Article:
For Weight Loss, Eating Less After 8 P.M. Might Help

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Increasingly, studies show, getting the right amount of sleep is critical to maintaining a healthy weight. But does it matter when we sleep? A new study suggests that, yes, timing may be key: people who stay up late and sleep in tend to have worse diets, eat more at night and gain more weight, compared with those who go to bed at a reasonable hour.

Previous research in mice has demonstrated that messing with the animals’ sleep and circadian rhythm — the body’s internal clock, which is tied to the 24-hour day’s light-dark cycle — causes them to eat at the wrong times and gain weight. The results were similar in the current study, led by researchers at Northwestern University Feinberg School of Medicine, who said it is the first to examine the relationship between the circadian rhythm, diet and weight in humans.

For one week, 51 people (23 late sleepers and 28 normal sleepers), aged 18 to 71, were asked to record what they ate in a food log — including time and types of food — and to wear a wrist actigraph that monitored their sleep and wake cycles.

On average, the late sleepers went to bed at 3:45 a.m., awoke by 10:45 a.m., ate breakfast at noon, lunch at 2:30 p.m., dinner at 8:15 p.m. and had their final meal at 10 p.m. Normal sleepers, by contrast, were asleep by 12:30 a.m., woke up around 8 a.m., had breakfast by 9 a.m., lunch at 1 p.m., dinner at 7 p.m. and their last snack around 8:30 p.m.

Being a night owl appeared to do more harm than good: for starters, people who stayed up late got less sleep overall (5 hrs. 33 mins. versus 6 hrs. 38 mins. for normal sleepers). Worse, compared with early-to-bed-early-to-risers, late sleepers had a much less healthful diet: they ate more fast food (five meals per week, compared with the normal sleepers’ three), drank more full-calorie soda (4.5 servings per week versus 1.3) and got significantly fewer fruits and vegetables (1.9 servings per day versus 3.4).

Notably, the late sleepers ate roughly the same number of calories per day as normal sleepers (actually, the study found that they ate 248 more calories than the normal sleepers — 2,153 calories versus 1,905 calories — but that difference wasn’t statistically significant). However, they ate a larger proportion of their food later in the day — at dinner or after 8 p.m.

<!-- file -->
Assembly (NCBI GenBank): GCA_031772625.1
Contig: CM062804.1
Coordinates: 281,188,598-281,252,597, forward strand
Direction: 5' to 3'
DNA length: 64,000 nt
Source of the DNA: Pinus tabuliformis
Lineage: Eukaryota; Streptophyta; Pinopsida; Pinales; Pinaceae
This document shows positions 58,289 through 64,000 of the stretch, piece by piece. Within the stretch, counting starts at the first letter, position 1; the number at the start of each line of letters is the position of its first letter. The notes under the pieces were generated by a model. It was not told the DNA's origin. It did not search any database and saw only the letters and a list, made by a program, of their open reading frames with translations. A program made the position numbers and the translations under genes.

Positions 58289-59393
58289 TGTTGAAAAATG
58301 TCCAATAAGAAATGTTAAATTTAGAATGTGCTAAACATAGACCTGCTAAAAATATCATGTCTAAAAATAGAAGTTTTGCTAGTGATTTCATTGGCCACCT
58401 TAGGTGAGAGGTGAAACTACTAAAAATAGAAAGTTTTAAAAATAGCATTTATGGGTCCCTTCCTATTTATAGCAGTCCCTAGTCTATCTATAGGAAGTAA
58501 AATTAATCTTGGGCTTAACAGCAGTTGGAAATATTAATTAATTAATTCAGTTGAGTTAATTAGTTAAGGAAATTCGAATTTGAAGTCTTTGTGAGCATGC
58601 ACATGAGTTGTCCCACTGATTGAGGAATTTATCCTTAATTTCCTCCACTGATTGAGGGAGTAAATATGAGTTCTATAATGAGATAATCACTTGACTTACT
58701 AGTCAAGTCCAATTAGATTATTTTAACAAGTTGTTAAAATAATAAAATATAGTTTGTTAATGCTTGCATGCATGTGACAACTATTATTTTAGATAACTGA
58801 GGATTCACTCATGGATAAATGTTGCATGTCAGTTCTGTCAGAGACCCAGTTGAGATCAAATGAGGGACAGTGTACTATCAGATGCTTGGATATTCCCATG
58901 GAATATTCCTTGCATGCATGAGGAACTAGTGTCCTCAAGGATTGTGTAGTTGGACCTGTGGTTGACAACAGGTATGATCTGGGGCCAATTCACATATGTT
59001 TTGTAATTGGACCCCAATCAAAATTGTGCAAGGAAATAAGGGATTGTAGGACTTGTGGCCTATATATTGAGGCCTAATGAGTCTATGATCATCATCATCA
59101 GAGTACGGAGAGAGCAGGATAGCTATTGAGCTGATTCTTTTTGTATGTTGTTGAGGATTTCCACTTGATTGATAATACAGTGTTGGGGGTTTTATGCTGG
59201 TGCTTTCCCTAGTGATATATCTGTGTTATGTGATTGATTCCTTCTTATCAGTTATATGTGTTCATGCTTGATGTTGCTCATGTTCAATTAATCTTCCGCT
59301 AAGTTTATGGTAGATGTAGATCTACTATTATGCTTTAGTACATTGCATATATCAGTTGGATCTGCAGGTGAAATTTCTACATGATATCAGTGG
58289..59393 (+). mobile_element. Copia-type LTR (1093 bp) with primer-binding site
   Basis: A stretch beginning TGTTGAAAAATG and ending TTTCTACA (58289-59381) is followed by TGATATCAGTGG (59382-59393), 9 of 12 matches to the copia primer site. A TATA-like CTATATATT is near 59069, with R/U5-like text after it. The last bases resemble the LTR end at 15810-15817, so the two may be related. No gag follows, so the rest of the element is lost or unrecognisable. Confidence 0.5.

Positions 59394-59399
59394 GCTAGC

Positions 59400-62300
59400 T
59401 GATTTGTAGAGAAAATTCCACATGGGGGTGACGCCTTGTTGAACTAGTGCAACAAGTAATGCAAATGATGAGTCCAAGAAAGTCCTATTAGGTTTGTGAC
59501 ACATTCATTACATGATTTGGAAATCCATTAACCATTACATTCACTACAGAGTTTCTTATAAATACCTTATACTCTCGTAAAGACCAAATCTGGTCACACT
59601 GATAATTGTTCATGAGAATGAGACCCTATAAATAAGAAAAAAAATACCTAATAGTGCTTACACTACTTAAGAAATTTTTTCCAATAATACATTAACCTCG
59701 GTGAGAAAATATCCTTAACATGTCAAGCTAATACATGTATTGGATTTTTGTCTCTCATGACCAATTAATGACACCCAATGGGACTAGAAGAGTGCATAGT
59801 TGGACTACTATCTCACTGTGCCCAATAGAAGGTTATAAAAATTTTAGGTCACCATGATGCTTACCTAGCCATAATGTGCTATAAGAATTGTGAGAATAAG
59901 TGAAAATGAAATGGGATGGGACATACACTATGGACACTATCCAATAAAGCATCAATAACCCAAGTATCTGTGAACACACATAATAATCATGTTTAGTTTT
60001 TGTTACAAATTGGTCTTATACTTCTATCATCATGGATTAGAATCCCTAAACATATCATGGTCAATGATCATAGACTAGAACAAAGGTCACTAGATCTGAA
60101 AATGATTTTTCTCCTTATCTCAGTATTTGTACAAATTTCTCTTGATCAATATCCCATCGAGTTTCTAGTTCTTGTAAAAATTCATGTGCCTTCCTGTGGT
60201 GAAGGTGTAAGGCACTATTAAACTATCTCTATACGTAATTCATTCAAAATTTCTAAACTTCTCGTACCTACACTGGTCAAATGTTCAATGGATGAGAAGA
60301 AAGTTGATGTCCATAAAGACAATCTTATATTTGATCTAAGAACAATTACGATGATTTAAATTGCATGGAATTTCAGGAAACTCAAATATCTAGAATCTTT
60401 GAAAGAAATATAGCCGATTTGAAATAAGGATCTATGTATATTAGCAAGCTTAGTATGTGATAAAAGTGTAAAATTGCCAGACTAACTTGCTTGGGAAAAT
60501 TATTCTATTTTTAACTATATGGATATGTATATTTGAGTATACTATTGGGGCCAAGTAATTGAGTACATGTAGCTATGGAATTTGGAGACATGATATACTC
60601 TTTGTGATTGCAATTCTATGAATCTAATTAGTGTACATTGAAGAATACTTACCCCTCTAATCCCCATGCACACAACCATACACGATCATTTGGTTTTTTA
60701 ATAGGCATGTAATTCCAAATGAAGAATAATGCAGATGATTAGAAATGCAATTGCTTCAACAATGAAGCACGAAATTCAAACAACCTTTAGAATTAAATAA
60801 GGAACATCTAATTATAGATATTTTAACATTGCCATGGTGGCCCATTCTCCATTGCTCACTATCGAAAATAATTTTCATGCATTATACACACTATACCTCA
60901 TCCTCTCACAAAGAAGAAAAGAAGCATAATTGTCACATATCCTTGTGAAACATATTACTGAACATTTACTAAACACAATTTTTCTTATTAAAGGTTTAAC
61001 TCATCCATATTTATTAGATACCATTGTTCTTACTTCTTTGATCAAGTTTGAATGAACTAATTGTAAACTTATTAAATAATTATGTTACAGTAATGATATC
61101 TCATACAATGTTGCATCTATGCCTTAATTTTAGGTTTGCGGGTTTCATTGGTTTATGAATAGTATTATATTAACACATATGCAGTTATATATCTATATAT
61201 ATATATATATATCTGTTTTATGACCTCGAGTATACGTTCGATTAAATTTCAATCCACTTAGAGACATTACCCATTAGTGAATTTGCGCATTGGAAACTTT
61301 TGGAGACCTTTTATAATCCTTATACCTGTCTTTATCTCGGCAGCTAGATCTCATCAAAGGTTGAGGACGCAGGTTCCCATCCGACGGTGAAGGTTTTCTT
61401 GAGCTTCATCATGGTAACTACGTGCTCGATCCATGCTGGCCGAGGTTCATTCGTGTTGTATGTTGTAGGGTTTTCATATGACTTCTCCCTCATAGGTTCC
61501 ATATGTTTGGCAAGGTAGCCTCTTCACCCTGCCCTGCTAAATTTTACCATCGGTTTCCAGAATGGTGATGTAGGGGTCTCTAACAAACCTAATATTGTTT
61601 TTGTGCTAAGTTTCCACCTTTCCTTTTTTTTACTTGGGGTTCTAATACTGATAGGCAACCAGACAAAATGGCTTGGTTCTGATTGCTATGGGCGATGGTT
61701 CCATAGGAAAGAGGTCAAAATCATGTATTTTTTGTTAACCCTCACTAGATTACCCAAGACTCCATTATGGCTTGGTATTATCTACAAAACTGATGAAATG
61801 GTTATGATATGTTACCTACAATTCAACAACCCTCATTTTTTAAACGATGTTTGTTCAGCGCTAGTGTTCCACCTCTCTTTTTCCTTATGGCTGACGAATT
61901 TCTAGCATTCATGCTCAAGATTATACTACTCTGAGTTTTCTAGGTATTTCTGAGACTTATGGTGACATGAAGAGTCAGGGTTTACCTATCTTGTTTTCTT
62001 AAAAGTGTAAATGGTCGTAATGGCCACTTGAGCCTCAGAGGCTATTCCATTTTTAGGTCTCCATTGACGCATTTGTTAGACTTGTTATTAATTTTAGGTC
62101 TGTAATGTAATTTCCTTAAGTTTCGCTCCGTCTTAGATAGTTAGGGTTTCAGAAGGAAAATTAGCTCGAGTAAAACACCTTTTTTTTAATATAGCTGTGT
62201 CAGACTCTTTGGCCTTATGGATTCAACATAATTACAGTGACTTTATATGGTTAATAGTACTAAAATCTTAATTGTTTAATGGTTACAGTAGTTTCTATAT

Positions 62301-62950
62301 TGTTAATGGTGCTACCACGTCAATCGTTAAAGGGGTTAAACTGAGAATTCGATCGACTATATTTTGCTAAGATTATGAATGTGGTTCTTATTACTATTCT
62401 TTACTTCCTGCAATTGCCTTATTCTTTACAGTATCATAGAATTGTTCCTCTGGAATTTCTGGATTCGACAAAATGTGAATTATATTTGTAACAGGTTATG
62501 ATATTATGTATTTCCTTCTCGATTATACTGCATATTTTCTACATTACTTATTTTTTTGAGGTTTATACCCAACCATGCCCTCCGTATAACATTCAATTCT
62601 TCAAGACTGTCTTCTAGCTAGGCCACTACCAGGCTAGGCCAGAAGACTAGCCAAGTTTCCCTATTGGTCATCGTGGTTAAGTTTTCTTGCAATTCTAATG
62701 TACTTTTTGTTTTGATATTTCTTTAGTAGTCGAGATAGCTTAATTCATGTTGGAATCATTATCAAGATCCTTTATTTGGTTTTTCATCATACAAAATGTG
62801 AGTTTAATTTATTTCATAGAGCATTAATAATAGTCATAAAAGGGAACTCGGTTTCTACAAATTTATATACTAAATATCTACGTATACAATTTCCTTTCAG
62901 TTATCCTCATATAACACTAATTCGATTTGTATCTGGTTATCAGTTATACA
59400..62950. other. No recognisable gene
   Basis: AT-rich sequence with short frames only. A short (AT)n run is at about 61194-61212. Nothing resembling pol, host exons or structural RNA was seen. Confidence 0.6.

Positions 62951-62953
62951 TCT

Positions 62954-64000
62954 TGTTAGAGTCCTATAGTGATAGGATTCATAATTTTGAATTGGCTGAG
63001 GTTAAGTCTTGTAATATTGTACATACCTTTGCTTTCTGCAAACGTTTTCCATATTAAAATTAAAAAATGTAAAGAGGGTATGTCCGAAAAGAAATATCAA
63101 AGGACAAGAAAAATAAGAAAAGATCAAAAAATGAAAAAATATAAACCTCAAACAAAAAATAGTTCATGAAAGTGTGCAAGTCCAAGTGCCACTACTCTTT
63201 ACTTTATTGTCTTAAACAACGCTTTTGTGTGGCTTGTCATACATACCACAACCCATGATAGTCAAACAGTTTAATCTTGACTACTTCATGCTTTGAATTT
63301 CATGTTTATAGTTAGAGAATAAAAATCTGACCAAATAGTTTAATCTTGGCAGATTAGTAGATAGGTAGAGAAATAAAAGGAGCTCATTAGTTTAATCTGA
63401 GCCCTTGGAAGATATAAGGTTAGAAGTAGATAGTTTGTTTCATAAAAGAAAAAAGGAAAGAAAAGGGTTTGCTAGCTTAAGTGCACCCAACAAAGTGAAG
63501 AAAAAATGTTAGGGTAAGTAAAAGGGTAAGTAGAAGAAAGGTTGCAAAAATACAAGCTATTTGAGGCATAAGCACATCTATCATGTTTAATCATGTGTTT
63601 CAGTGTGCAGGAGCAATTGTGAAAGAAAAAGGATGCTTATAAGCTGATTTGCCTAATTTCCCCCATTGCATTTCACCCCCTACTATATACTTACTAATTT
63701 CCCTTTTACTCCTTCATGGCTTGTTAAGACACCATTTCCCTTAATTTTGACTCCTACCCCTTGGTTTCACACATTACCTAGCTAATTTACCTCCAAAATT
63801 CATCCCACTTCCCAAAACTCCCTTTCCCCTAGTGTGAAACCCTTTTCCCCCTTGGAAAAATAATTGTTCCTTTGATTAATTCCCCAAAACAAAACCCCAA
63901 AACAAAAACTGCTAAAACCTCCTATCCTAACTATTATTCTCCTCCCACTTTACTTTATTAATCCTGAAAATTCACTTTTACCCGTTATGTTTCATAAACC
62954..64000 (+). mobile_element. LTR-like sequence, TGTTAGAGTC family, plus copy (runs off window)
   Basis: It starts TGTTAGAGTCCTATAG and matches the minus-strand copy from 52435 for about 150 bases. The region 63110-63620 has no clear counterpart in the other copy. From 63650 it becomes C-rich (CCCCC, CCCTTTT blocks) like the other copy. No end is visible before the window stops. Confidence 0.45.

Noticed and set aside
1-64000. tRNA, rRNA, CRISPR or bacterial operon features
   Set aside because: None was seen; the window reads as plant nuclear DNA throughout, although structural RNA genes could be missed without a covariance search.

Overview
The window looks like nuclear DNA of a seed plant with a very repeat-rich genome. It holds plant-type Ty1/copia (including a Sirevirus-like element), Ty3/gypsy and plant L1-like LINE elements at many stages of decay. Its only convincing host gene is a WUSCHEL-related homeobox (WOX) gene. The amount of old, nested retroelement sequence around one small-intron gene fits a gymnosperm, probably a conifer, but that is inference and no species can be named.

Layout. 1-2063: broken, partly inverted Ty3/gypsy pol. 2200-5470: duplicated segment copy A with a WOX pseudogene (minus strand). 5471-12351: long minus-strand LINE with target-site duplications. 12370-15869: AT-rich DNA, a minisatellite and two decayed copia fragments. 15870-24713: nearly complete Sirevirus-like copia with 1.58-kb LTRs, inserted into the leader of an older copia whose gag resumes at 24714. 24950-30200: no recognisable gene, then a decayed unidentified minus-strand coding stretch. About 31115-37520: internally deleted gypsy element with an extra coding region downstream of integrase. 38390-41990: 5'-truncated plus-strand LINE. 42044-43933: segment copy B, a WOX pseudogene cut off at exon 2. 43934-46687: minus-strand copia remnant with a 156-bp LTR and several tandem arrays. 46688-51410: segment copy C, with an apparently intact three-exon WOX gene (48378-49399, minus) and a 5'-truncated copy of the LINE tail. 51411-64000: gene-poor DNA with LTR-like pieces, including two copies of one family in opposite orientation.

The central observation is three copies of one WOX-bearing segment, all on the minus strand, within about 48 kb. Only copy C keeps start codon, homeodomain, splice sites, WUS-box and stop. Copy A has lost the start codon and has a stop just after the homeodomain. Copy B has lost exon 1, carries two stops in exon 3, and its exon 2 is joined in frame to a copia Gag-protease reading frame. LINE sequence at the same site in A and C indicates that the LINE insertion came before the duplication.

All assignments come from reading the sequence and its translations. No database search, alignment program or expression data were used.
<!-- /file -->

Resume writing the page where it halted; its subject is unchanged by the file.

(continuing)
On average, late sleepers’ dinners contained 825 calories, while the normal sleepers’ suppers totaled 630 calories. Those who stayed up late consumed 754 calories per day after 8 p.m., while the normal sleepers ate only 376 calories.

“Human circadian rhythms in sleep and metabolism are synchronized to the daily rotation of the earth, so that when the sun goes down you are supposed to be sleeping, not eating,” said senior author Dr. Phyllis Zee, professor of neurology and director of the Sleep and Circadian Rhythms Research Program at Feinberg, in a statement. “When sleep and eating are not aligned with the body’s internal clock, it can lead to changes in appetite and metabolism, which could lead to weight gain.”

When the researchers looked at participants’ BMI, or body-mass index, they found that caloric consumption after 8 p.m. was most strongly associated with weight, after controlling for length and timing of sleep. The findings, while preliminary, suggest that in addition to the overall quality of your diet, it may be the time of day you’re eating that matters — and your sleep-wake cycle has a lot to with the timing of your meals.

It’s the same result found in studies of mice: when the animals’ circadian rhythms are disrupted, they tend to eat more calories during times they would normally be sleeping, and they gain weight. But when the mice are restricted from eating outside their normally active hours, weight gain is curbed.

These findings could have implications for people who have a hard time losing weight or for shift workers, the authors said. “The study suggests regulating the timing of eating and sleep could improve the effectiveness of weight management programs,” Zee said.

The current study is limited by its small sample size and its reliance of self-reported data, but the researchers said they are planning a series of additional studies to test the findings in a larger population.

The study was published online in the journal Obesity.